Noted for his work as an American missionary to Indians in the northeast of the country, Brainerd was not always so inclined. He was raised in a Puritan home but rebelled against much of his upbringing. However, while walking through a forest in his early twenties he saw himself as a lost sinner in need of salvation.
He entered Yale and then became a licensed minister in 1742. He bravely and devotedly ministered to various Indian tribes for a few short years, despite all sorts of hardships and sufferings. But he died of tuberculosis while just 29. His life and his spiritual diary became well known throughout the world when Jonathan Edwards published The Life and Diary of David Brainerd in 1749. It has become a spiritual classic and is still touching lives even today, leading many into missions work. William Carey was just one of many who was greatly touched by Brainerd’s Life.
Robert Murray M’Cheyne, 1813-1843, died at age 29.
M’Cheyne was a minister in the Church of Scotland from 1835 to 1843. He studied at the University of Edinburgh, and was licensed to preach in 1835. He was keen on missionary activity to Jews in Palestine, and held a number of evangelistic campaigns in Scotland and North England. As an evangelist and pastor he had a remarkable impact for the Kingdom, even though he died so young. He left behind plenty of memorable quotes, such as: “It is not great talents God blesses so much as great likenesses to Jesus. A holy minister is an awful weapon in the hand of God.”
The Memoirs of Robert Murray M’Cheyne were used mightily since then to touch many. For example, Jonathan Goforth (1859-1936) devoted his life to missions and evangelism after reading the book, and his decades of service in China and Korea were mightily used of God, even though he paid a heavy price for it (five of his eleven children died while he was ministering in China).
Oswald Chambers, 1874-1917, died at age 43.
The Scottish born preacher led a full but short life. After becoming a Christian in his teenage years, he tutored in philosophy, did a worldwide preaching tour in 1906-1907, was the Principal of a Bible college, and ministered to soldiers in Egypt with the YMCA. He is most noted for his devotional classic, My Utmost for His Highest which was edited by his wife and released ten years after his death. Let me share just one portion of that book. Even though he knew much about suffering, he could write this:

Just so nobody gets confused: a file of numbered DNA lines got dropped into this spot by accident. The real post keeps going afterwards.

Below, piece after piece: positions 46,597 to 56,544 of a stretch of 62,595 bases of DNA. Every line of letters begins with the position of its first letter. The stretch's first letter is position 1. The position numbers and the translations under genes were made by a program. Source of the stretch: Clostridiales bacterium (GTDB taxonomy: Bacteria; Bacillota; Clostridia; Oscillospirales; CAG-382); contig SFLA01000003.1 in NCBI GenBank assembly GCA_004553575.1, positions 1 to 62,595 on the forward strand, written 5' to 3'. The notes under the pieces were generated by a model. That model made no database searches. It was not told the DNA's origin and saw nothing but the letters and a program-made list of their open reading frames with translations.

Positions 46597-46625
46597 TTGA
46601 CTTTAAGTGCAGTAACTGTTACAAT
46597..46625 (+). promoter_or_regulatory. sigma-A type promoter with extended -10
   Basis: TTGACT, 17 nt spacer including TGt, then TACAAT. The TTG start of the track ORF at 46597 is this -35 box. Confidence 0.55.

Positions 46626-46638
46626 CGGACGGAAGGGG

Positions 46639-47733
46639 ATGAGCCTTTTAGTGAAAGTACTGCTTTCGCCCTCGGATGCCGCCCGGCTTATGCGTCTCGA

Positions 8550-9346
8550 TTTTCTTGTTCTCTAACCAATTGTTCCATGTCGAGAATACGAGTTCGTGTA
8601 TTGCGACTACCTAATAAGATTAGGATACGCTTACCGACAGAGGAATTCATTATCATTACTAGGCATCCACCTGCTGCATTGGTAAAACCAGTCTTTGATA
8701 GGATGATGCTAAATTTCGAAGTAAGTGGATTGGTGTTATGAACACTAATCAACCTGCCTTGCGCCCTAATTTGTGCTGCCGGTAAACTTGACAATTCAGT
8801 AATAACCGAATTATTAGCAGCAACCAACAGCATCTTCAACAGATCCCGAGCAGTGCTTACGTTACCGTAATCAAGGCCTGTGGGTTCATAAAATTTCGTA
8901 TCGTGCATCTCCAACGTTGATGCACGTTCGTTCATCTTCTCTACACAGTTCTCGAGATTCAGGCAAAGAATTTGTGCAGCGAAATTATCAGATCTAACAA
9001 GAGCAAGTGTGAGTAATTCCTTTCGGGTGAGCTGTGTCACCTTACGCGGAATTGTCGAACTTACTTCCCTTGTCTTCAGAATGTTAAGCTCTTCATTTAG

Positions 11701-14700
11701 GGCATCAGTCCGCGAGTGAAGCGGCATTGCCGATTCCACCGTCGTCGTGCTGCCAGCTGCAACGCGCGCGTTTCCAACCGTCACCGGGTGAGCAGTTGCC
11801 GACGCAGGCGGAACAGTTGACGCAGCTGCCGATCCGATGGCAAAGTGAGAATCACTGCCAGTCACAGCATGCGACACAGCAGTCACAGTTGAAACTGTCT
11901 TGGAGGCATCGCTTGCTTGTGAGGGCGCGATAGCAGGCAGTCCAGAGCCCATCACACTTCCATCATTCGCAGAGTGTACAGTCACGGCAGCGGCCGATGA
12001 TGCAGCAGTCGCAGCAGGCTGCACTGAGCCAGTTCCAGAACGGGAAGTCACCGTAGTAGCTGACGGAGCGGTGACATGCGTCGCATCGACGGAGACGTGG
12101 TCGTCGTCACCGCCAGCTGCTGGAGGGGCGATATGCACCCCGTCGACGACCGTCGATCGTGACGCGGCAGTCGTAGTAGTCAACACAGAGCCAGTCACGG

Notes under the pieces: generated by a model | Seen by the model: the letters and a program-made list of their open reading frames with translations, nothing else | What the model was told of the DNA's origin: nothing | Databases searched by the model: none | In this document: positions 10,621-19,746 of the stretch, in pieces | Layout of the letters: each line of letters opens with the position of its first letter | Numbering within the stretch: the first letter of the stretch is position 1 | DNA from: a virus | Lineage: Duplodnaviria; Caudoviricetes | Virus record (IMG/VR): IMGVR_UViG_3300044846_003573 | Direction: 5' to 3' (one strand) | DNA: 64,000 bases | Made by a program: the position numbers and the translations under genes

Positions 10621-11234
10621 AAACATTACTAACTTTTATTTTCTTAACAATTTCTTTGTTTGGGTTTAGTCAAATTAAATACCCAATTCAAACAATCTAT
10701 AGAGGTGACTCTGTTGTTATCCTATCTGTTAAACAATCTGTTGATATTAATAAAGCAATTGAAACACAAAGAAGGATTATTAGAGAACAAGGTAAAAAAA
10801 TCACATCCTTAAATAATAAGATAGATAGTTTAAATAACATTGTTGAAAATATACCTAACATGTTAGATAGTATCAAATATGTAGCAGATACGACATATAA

Does it really matter that our circumstances are difficult? Why shouldn’t they be! If we give way to self-pity and indulge in the luxury of misery, we remove God’s riches from our lives and hinder others from entering into His provision. No sin is worse than the sin of self-pity, because it removes God from the throne of our lives, replacing Him with our own self-interests. It causes us to open our mouths only to complain, and we simply become spiritual sponges— always absorbing, never giving, and never being satisfied.
William Borden, 1887-1913, died at age of 25.
Bill Borden was born into a wealthy Chicago family. He was converted as a young man at Moody Memorial Church under the preaching of R. A. Torrey. He graduated from high school at 16 and travelled to Europe, Africa and Asia. He developed a deep burden for missions and wished to minister to unreached Muslims in China.
He went to Yale, and then studied at Princeton seminary. While there he was involved in a number of Christian ministries and works. He then joined the China Inland Mission and went to Cairo to study Arabic before heading to China. But soon thereafter he contracted cerebral meningitis. After a few weeks of great suffering, he passed away on April 9, 1913, never having made it to China as a missionary.
He left his large fortune to various home and foreign mission agencies. After he had died it is said that his friends found a note under his pillow with these words: “No Reserve! No Retreat! No Regrets!”
Dietrich Bonhoeffer, 1906–1945, died at age 39.
The Lutheran pastor who resisted the Nazis and eventually was killed by them had done much in his short life. After gaining several theological degrees in America and Europe – including studying under Karl Barth – he pastored German churches in Barcelona and London.
He lectured at the University of Berlin from 1930-1936, and helped draft the 1934 Barmen Declaration of the Confessing Churches which pitted the church against the Nazi state – a risky move at that time. He was part of the resistance movement, and was busy in the work of underground seminaries. He was arrested and imprisoned in 1943 for plotting against Hitler and was hanged by the Nazis in April 1945.